WASHINGTON (Reuters) - U.S. Democratic presidential front-runner Barack Obama got a close-up look at the sort of slash-and-burn politics he has vowed to rise above — and he did not appear to like the view.
The Illinois senator grimaced in clear discomfort at times in Wednesday night’s debate as the spotlight shone on issues like Obama’s fiery pastor, his relationship with a 1960s radical, his remarks about small-town voters and his failure to wear a lapel flag pin.
The debate with Democratic rival Hillary Clinton gave Obama a chance to road test the responses he will need if he captures their party’s nomination and faces Republican John McCain in what promises to be a tough November presidential election.
“This was a test for Obama, and I don’t think he did particularly well. He is going to have to improve. He was clearly uncomfortable and looked a little pained by it all,” said Cal Jillson, a political analyst at Southern Methodist University in Texas.
“He needs to develop some smooth, confident answers to these issues because he’s going to hear plenty more of it,” he said.
Obama was grilled by ABC News moderators about the inflammatory tirades of his former pastor, the Rev. Jeremiah Wright, and about his characterization of small-town residents as clinging to religion and guns in bitterness over their economic struggles.
He also was asked about his failure to wear a flag pin in his lapel, a token of patriotism for some other politicians, and his relationship with William Ayers, a member of the violent leftist Weather Underground group in the 1960s and now a Chicago neighbor.
ABC came under fire for the questioning on Thursday. Washington Post television critic Tom Shales called it shoddy and despicable, while the liberal grassroots group MoveOn.org started an online protest petition.
At a rally in North Carolina, which votes on May 6, Obama said a discussion of health care, Iraq, jobs and gas prices took a backseat to the effort to fire up more controversy in the debate. He said Clinton seemed “in her element.”
“I know some people were frustrated with last night but the truth is all that was happening was that was the rollout of the Republican campaign against me in November,” Obama said.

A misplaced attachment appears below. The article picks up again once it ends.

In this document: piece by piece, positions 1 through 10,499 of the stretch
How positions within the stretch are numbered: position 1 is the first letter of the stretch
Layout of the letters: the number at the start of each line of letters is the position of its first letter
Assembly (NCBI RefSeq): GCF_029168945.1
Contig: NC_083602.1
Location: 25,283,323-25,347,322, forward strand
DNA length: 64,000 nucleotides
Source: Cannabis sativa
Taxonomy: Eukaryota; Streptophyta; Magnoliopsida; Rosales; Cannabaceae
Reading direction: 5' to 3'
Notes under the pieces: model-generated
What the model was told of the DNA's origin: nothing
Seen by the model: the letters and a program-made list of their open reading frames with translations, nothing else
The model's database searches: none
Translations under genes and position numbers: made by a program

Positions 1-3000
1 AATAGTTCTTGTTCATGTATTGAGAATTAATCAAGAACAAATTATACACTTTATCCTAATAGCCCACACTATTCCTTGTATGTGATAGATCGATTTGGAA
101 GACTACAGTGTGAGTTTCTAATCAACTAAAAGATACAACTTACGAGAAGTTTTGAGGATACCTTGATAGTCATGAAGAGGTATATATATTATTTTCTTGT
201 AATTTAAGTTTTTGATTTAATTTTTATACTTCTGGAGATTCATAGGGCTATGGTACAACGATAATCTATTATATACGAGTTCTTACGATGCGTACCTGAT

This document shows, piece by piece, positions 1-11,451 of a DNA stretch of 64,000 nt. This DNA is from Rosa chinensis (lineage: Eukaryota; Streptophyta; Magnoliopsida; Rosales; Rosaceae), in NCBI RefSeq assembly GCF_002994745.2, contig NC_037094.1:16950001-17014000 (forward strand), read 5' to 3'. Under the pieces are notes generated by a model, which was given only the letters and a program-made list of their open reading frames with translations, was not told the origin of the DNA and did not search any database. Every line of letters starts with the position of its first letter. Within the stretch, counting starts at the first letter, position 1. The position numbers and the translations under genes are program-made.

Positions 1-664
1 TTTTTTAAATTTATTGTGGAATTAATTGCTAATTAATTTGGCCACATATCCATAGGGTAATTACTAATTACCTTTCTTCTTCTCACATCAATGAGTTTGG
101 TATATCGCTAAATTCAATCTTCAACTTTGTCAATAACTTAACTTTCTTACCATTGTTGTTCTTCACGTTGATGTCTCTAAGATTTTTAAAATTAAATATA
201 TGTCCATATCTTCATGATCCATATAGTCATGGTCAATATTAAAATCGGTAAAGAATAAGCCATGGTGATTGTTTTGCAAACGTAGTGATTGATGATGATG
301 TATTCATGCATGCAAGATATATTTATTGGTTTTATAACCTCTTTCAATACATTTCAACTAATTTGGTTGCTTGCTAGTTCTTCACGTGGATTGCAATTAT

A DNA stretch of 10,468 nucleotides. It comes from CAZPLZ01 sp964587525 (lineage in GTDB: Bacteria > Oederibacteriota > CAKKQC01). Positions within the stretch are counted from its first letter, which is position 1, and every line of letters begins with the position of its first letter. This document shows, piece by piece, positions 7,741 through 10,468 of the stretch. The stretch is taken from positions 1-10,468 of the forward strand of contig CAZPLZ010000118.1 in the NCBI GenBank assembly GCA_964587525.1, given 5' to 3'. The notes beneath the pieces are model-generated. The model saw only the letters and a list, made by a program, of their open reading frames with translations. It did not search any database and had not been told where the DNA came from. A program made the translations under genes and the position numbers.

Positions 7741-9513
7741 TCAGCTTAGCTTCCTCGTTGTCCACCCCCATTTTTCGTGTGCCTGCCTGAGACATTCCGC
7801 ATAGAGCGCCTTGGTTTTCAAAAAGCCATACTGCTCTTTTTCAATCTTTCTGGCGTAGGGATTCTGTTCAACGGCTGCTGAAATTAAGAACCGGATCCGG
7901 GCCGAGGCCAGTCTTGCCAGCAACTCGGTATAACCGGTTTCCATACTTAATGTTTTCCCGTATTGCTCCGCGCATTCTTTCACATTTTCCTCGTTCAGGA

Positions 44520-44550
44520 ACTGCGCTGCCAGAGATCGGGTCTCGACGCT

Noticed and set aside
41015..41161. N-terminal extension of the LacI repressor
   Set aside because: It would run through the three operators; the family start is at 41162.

“It happened just a little bit early but that is what they will do. They will try to focus on all these issues that don’t have anything to do with how you are paying your bills at the end of the month,” he said.
The controversies have popped up in the Democratic presidential race during a seven-week lull between the last round of major contests in Ohio and Texas on March 4 and next week’s critical showdown in Pennsylvania.
Linda Fowler, a political analyst at Dartmouth College in New Hampshire, said the media were more interested than voters in the controversies. She said polls showed Obama’s small-town comments, which became public over the weekend, have had little impact.
“This says more about the media than about the candidates. If this stuff is so important, why aren’t the polls moving?” she said.
Clinton, the New York senator and former first lady who has faced her own campaign gaffes, was glad to join in the examination of Obama during the debate.
She tried to capitalize on Democratic paranoia about the Republican success in attacking the last two Democratic nominees, John Kerry and Al Gore, by arguing the issues Obama faced in the debate are the same type Republicans will try to exploit in November.
“It goes to this larger set of concerns about how we are going to run against John McCain,” Clinton said in the debate. “I’ve been in this arena for a long time. I have a lot of baggage, and everybody has rummaged through it for years.”
Clinton faces a struggle trying to overtake Obama in the Democratic presidential race. She trails in delegates to the Denver nominating convention in August and needs a big win in Pennsylvania on Tuesday and a strong closing effort in the last nine contests to position herself to win the nomination.
While her campaign aides have frequently criticized the media for not subjecting Obama to as much scrutiny as Clinton has faced, they were clearly pleased with the debate grilling.
“In an ideal world, I wish we could conduct our campaigns on questions of policy and policy differentiation. We’ve learned that campaigns are about much more than that,” said Clinton spokesman Howard Wolfson.
“The questions that Senator Obama were asked last night are the kind of questions Senator Obama will face if he is our nominee,” he said.
Editing by Patricia Wilson and Doina Chiacu